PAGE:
- Getting and setting PPD options via command line for use with lpadmin in OS X | brunerd – There are some good hints for adding printers via the command line with lpadmin: Managing multiple printers via the command line
However, there is still confusion surrounding the setting of printer options from the command line, as a poster to Debian bugs pointed out back in 2006: lpoptions documentation doesn’t. After doing some testing, here’s the two main takewaways:
If you use lpadmin and specify options with “-o” the PPD is altered and OS X will recognize the options for the printer.
However, if you setup the printer using lpadmin without any options and later use lptoptions to set the options, they are not written to the PPD and the GUI is unaware of the printer’s options.
- Chicken Tikka Masala Recipe at Epicurious.com – The yogurt helps tenderize the chicken; the garlic, ginger, and spices in the marinade infuse it with lots of flavor.
- SIGALRM Timers and Stdin Analysis | Linux Journal – It's not hard to create functions to ensure that your script doesn't run forever. But what if you want portions to be timed while others can take as long as they need? Not so fast, Dave explains in his latest Work the Shell.
In an earlier article, I started building out a skeleton script that would have the basic functions needed for any decent shell script you might want to create. I started with command-line argument processing with getopts, then explored syslog and status logging as scripts. Finally, I ended that column by talking about how to capture signals like Ctrl-C and invoke functions that can clean up temp files and so on before actually giving up control of your shell script.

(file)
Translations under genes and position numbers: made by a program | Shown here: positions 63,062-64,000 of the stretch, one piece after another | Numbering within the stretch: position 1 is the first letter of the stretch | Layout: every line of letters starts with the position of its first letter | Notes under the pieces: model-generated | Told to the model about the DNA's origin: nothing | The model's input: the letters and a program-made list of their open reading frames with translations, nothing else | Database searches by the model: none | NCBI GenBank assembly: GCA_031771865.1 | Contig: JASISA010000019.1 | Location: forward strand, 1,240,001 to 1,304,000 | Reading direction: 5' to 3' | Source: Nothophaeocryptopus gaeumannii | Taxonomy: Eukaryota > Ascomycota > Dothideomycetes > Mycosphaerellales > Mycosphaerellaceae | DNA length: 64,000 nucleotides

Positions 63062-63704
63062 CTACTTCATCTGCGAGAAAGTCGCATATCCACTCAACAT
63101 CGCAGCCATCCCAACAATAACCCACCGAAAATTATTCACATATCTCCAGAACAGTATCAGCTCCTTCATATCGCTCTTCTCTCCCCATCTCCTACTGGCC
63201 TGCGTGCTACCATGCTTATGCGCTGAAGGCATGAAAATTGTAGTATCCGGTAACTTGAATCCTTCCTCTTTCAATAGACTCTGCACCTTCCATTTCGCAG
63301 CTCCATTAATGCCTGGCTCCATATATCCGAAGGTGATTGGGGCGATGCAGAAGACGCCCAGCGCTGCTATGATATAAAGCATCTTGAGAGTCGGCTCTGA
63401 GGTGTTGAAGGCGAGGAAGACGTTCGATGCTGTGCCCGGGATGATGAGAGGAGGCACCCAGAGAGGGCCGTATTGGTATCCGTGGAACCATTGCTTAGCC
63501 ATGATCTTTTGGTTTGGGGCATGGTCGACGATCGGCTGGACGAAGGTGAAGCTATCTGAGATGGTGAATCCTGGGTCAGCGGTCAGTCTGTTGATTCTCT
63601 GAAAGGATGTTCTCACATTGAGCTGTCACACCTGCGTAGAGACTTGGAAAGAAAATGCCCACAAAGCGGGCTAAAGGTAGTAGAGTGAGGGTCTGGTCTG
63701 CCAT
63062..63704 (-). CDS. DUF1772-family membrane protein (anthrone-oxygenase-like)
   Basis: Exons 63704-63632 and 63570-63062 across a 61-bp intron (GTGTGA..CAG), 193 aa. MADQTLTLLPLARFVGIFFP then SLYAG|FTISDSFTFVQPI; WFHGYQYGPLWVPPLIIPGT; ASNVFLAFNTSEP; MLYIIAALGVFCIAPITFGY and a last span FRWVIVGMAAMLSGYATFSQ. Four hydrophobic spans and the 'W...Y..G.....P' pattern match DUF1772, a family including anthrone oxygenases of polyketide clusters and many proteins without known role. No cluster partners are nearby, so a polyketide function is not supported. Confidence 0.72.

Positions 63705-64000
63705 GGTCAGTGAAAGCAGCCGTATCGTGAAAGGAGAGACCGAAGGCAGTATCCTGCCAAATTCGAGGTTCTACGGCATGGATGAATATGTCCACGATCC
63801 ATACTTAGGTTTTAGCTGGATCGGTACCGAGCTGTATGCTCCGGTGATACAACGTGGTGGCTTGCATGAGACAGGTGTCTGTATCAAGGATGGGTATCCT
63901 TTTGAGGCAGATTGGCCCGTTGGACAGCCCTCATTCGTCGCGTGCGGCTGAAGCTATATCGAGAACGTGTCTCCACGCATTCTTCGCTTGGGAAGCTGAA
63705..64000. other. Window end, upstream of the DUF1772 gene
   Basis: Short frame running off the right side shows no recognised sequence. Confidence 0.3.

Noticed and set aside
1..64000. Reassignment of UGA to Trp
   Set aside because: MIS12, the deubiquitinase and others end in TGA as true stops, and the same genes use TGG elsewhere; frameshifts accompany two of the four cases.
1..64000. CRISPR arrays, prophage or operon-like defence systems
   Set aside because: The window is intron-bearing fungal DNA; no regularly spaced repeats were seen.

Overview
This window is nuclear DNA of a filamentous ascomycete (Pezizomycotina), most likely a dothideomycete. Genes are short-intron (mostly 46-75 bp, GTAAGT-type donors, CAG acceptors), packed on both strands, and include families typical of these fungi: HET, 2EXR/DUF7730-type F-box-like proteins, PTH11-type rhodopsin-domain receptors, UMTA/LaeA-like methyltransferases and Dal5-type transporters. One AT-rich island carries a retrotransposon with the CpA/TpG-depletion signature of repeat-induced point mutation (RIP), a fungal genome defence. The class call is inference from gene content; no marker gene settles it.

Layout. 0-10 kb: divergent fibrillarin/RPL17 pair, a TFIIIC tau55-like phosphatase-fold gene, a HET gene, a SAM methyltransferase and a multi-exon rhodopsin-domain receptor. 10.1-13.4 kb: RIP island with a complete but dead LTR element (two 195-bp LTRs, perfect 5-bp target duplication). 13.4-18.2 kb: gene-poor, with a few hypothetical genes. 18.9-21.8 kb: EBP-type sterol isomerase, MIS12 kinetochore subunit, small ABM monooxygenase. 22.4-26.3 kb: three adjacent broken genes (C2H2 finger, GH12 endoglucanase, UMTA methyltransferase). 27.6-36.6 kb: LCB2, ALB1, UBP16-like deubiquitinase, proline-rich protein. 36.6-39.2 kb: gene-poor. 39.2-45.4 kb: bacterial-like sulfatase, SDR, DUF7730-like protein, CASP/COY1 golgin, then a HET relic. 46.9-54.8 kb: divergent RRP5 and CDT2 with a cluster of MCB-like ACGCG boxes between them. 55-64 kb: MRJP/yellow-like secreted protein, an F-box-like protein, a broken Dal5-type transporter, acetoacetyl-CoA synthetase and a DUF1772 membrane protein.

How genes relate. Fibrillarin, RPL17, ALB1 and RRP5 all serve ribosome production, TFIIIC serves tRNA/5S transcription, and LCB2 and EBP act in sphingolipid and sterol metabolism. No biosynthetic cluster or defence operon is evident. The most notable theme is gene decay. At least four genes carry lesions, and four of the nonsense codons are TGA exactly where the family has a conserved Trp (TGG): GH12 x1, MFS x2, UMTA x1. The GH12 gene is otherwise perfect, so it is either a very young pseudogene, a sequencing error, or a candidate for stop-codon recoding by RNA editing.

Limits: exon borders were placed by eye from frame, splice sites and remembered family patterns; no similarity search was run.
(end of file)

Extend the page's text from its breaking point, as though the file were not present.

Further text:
This time, I want to explore a different facet of signal management in a shell script: having built-in timers that let you specify an allowable quantum of time for a specific function or command to complete with explicit consequences if it hangs.
When does a command hang? Often when you're tapping into a network resource. For example, you might have a script that looks up definitions by handing a query to Google via curl. If everything's running fine, it'll complete in a second or two, and you're on your way.
But if the network's off-line or Google's having a problem or any of the million other reasons that a network query can fail, what happens to your script? Does it just hang forever, relying on the curl program to have its own timeout feature? That's not good.
- Working with Stdin and Stdout | Linux Journal – Previously, I erroneously titled my column as ""SIGALRM Timers and Stdin Analysis". It turned out that by the time I'd finished writing it, I had spent a lot of time talking about SIGALRM and how to set up timers to avoid scripts that hang forever, but I never actually got to the topic of stdin analysis. Oops.
So this time, let's start with that topic. The behavior to emulate here is something a lot of utilities do without you paying much attention: they behave differently if their input or output is a pipe or file than they do when it's stdin (the keyboard) or stdout (the screen). Try ls versus ls|cat to see what I mean.